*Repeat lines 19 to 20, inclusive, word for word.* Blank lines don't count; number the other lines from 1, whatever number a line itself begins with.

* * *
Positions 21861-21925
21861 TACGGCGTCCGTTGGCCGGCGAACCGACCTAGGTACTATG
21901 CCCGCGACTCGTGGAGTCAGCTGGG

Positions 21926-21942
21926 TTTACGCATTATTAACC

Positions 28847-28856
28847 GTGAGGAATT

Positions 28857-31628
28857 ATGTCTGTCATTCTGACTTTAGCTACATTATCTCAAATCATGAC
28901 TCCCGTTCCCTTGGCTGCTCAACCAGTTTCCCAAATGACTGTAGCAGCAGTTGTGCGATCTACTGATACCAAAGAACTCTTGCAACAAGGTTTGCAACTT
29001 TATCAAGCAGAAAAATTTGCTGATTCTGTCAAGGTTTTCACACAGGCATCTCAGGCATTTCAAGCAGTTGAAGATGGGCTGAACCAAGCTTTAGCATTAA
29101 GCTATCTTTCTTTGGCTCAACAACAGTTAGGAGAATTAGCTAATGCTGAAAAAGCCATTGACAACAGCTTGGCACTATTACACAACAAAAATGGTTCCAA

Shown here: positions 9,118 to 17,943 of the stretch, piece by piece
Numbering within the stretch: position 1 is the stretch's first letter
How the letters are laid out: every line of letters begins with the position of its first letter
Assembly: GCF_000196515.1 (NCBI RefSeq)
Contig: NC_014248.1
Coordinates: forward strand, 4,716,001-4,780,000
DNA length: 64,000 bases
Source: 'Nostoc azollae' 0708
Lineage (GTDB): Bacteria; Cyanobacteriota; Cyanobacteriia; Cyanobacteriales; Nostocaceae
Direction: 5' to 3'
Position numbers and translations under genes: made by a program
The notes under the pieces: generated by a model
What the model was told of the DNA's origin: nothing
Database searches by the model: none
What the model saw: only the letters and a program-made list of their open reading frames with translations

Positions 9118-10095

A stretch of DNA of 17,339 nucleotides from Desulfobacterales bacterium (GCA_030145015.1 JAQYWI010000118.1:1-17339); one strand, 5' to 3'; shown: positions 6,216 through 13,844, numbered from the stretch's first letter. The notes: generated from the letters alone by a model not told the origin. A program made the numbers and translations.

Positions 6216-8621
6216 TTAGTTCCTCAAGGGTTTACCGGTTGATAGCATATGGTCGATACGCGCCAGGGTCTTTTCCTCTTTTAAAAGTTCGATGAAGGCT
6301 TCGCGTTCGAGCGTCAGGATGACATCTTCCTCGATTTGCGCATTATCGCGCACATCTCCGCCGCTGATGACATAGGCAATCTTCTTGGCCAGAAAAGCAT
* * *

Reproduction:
DNA length: 64,000 bases
Source: 'Nostoc azollae' 0708